Last Friday was a crowded week with as many as 16 films jostling for eyeballs at the box-office windows. These included five Hindi films - Aashayein, Hello Darling, Antardwand, Soch Lo, Madholal Keep Walking and Gumshuda- and two English re-releases James Cameron’s 3D Avatar with nine minutes of never-seen footage and Vertigo and its dubbed Hindi version, Khoon Ka Khel.
Add to the list one English sequel, Crank 2 (dubbed in Hindi as Kaminey, Company), an English flick Bitch Slap - and a Malaysian animated flick, Geng. Followed by a bouquet of regional films - the Bengali Aarohan, three Marathi films, Navra Ali Bayko Lovely, Sa.. Sasucha and Pardh, one Gujarati film Preet Piyu Ne Parnetar and even a rare Sindhi film, Tappad Tension Tey. And what we had was a veritable potpourri that, with the exception of Avatar, which grossed Rs 1.60 crore over the weekend in India, was largely unpalatable.
"Isn’t it ridiculous!’ says an aggrieved trade analyst Taran Adarsh. "Even during Eid or Diwali, the market cannot take more than two-three films. And this is the lean Ramzan and Shraddh period. Every producer believes that his film is Sholay and samnewale cholay and releases his film to 5-10 per cent collections. Some of the films even had to cancel shows because there were no takers."
Distributor Ramesh Sippy doesn’t find anything shocking about this annual flop parade. "It’s the only time small films can get an opening at multiplexes. If they wait till mid-September and October, they will be bulldozed by the biggies. So they brave the numbers and come out in the hope that they will strike a chord," he points out.
Sushil Rajpal, producer-director of the National Award-winning Antardwand, echoes his view. “September 27 was the only Friday I was getting theatres, so my
distributors, PVR, decided to go ahead with the release,” he sighs.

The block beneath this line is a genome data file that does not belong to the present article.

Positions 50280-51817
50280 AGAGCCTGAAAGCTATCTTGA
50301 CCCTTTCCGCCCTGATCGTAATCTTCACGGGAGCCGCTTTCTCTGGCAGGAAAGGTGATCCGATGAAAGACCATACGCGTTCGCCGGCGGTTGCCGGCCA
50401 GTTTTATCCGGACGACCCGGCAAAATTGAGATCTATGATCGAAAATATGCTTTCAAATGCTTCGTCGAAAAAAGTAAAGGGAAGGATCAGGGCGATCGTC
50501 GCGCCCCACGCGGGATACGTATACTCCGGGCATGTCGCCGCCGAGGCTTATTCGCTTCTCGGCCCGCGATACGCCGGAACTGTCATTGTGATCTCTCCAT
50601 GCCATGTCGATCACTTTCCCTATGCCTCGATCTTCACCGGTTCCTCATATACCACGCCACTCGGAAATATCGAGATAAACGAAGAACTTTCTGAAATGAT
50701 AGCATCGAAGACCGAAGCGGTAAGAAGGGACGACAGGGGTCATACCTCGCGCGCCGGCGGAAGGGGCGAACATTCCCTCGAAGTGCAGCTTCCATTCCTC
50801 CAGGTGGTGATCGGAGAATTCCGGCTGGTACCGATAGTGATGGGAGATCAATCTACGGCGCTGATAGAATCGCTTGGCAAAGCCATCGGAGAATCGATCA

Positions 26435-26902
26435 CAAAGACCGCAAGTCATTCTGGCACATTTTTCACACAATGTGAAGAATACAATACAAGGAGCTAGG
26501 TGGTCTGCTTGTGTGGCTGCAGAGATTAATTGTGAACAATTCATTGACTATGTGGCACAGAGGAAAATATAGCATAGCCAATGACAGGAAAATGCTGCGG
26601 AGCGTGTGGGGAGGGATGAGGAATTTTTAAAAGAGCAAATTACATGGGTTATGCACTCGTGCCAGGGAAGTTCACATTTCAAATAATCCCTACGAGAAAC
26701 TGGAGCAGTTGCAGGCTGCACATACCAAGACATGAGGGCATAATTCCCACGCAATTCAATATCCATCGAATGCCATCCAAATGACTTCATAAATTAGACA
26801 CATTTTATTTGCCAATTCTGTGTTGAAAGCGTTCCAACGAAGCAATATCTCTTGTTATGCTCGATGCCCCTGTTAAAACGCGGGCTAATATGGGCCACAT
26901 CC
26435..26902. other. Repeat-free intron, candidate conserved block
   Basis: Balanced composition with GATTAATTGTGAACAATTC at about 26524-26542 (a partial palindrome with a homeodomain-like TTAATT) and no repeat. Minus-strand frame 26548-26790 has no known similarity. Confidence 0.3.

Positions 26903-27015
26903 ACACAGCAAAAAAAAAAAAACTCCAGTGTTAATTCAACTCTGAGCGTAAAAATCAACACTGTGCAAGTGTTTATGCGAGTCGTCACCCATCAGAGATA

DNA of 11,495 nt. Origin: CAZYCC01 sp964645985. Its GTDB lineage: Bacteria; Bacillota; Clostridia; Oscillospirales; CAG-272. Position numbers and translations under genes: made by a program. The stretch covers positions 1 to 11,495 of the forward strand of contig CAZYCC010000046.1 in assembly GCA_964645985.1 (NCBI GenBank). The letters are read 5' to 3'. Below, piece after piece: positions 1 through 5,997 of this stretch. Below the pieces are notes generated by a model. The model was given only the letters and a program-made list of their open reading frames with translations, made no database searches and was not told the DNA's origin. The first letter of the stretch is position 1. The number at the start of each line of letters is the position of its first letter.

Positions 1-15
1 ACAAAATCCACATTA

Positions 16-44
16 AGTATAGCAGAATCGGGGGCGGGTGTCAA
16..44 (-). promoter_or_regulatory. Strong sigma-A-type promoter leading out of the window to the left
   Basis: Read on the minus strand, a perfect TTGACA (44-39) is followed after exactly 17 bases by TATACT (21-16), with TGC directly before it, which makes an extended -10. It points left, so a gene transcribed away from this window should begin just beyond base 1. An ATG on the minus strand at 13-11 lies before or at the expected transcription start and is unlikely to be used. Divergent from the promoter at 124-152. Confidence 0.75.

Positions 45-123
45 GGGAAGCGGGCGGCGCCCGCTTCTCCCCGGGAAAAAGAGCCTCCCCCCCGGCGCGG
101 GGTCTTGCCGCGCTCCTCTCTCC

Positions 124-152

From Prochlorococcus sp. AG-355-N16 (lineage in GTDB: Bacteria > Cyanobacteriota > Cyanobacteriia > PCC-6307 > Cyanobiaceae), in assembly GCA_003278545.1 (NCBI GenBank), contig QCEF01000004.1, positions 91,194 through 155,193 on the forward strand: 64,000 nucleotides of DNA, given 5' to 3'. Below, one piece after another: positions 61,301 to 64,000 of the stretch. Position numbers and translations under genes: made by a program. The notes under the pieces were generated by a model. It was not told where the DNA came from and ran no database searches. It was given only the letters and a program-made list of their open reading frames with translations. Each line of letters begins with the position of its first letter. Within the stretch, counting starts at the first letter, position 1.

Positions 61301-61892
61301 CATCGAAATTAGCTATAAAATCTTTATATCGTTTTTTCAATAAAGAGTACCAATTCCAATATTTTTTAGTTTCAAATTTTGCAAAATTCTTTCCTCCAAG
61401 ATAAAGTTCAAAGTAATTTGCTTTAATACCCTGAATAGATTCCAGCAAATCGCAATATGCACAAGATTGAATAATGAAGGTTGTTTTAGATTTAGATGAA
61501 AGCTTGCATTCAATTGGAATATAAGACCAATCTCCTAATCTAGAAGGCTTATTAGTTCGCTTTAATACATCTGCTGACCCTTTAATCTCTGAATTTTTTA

Strong film, no impact
Antardwand got decent reviews, but couldn’t make an impact commercially. “You need a strong film to work at this time. Last year, I released Wanted in the Bombay territory three days before Eid. It was a crowdpuller from the first show. This year, even though it’s not as big a hit, Lafangey Parindey has been holding on,” reasons Sippy.
Trade analyst Amod Mehra pegs last week’s loss at between Rs 20-40 crore for the industry and believes that it’s time our filmmakers learnt from others’ fall and do not go down the same path. “Of course, in some cases, the producers have no choices. I hadn’t even heard of films like Gumshuda and Soch Lo before,” he says.
Malplix Films Hello Darling was just one of the many films that didn’t get a release overseas, while Percept’s 18-month delayed Aashayein, was a washout abroad. “No NRI would pay in dollars and pounds to watch a comedian (Javed Jaffrey) play hero to three non-happening actresses or watch another hero (John Abraham) die,” Mehra argues.
This week, the industry’s hopes are pinned on Dharma Productions’ We Are Family that Mehra describes as a “decent family film”. But the one everyone is looking forward to is Salman Khan’s Eid release Dabangg.
“It’s got the Wanted feel, Salman’s looking hot and the music too has caught on. It will be a plus film for the producer from day one,” predicts Mehra. “Even after paying fancy terms, distributors have managed to woo the exhibitors with the promise of houseful shows and recover their costs. And that is a rarity today.”